Home > Anishinaabe Constellation, Ephemeris Program, Observing > 07/26/2022 – Ephemeris – An Anishinaabe hero is in the sky

07/26/2022 – Ephemeris – An Anishinaabe hero is in the sky

July 26, 2022

This is Ephemeris for Tuesday, July 26th. Today the Sun will be up for 14 hours and 53 minutes, setting at 9:15, and it will rise tomorrow at 6:23. The Moon, 2 days before new, will rise at 4:51 tomorrow morning.

Scorpius the scorpion is now seen low in the southern sky in the evening. To me, the stars here make a very good scorpion. Scorpius was invented by the people of the Middle East, where scorpions are plentiful. The Anishinaabe native peoples of our area, however, saw one of their legendary hero figures, Nenabozho*. In the sky, the arc of three stars at the front of the scorpion and to the right of the bright star Antares is his bow. He is shooting an arrow toward the receding Great Panther or Curly Tail a constellation of spring whose curl of a tail is the head of the constellation Leo, now lost in the evening twilight in the west. Nenabozho was a hero in their creation stories, and a trickster who was sometimes seen as a rabbit.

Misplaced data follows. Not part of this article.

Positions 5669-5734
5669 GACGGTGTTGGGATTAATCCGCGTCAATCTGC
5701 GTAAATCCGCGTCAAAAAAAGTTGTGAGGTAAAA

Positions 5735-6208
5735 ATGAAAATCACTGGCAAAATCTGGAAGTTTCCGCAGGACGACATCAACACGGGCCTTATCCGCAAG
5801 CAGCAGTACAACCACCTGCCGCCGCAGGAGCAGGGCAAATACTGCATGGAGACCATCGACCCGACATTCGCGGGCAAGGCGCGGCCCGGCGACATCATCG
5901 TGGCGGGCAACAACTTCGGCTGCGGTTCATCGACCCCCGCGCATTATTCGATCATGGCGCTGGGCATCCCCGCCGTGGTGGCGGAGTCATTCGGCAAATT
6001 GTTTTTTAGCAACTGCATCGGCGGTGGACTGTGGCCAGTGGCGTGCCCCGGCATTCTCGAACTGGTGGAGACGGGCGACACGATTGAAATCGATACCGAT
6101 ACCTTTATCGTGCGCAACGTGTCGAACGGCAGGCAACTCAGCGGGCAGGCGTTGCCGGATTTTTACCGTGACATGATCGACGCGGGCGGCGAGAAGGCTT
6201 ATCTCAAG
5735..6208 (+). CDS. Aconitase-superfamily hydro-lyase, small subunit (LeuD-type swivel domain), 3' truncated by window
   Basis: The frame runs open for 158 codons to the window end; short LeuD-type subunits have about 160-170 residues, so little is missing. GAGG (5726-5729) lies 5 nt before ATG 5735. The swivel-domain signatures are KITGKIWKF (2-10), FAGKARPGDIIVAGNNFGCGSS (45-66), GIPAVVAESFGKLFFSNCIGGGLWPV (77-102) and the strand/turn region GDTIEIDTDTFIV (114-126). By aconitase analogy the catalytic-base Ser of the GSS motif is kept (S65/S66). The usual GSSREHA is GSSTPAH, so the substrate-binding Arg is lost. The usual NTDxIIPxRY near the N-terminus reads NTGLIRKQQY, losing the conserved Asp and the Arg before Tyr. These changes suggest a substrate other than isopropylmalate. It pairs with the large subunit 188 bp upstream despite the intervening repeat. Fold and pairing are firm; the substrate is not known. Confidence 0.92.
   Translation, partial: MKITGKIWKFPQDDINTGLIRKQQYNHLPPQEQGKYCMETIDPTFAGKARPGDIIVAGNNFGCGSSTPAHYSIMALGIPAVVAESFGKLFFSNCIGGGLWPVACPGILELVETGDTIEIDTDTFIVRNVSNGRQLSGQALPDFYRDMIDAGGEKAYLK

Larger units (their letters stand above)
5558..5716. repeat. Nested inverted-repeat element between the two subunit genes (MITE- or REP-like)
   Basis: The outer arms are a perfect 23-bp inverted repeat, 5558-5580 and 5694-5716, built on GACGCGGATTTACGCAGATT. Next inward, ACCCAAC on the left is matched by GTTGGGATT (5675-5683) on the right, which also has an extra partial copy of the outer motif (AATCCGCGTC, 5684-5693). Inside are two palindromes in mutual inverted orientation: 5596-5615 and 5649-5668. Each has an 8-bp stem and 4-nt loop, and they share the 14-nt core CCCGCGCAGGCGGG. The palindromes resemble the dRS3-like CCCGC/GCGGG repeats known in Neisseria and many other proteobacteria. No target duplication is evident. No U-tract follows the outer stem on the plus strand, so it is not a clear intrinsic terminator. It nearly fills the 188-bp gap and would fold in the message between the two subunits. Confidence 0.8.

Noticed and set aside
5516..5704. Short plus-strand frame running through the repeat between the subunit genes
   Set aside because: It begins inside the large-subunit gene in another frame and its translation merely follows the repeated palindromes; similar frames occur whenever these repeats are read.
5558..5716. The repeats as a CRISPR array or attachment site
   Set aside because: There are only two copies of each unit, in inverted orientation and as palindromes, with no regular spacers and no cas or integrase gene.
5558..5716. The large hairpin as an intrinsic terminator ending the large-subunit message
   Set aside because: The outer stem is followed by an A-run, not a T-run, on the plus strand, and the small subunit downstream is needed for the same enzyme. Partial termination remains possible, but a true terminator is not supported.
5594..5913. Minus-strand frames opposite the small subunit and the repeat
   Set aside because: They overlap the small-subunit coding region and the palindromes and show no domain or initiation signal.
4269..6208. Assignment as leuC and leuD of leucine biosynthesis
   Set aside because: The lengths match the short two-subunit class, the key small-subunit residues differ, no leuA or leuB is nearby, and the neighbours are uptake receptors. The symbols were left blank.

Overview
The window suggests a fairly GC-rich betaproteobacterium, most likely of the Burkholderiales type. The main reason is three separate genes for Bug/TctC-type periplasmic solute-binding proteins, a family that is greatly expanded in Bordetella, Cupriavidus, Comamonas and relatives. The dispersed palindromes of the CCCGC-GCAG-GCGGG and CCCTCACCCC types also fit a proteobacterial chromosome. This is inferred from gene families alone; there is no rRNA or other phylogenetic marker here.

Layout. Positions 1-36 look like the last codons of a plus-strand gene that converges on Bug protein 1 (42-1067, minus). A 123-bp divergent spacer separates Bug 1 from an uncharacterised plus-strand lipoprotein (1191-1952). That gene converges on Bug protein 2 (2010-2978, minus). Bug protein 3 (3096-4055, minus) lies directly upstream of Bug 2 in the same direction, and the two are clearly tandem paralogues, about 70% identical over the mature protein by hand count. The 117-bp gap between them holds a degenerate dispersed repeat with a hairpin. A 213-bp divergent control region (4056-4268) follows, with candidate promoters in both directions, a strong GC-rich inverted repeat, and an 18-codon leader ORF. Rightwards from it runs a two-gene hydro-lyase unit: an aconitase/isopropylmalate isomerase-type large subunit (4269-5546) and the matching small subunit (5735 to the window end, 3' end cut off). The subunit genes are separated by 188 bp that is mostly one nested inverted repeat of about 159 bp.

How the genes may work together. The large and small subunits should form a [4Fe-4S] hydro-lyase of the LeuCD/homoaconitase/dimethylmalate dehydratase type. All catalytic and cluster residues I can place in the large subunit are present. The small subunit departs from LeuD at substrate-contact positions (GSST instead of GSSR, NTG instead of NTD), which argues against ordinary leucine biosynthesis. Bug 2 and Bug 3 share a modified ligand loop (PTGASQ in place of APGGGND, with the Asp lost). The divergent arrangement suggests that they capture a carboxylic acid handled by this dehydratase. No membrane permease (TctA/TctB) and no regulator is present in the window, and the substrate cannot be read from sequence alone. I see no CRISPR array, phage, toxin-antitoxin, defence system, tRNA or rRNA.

The astronomical event times given are for the Traverse City/Interlochen area of Michigan (EDT, UT – 4 hours). They may be different for your location.

* Nenabozho is pronounced like Nana-bouz-hou, though different tribes pronounced it differently. I could not find Nenabozho and its various other transliterations, one of which was Nanaboozhoo in the Ojibwe People’s Dictionary (https://ojibwe.lib.umn.edu/). However, since he occasionally shape-shifted into being a rabbit his name includes a part of the name for rabbit, waabooz. That entry had several audio examples. That’s how I got the pronunciation for the radio program.


Nenabozho animated finder chart

Animated finder for the Anishinaabe constellation of Nenabozho showing the unannotated star field, the Western constellation of Scorpius and Nenabozho. On the chart, it’s spelled Nanaboujou. Created using Stellarium (both star lore images are embedded in Stellarium). The Anishinaabe image embedded in Stellarium is from Ojibwe Giizhig Anung Masinaaigan – Ojibiwe Sky Star Map created by A. Lee, W. Wilson, and C. Gawboy.

A story of Waynaboozhoo (same fellow) is told in a book recommended by the curator of the museum of the Grand Traverse Band of Ottawa and Chippewa Indians. It’s The Mishomis Book – The Voice of the Ojibway by Edward Benton-Banai, University of Minnesota Press.

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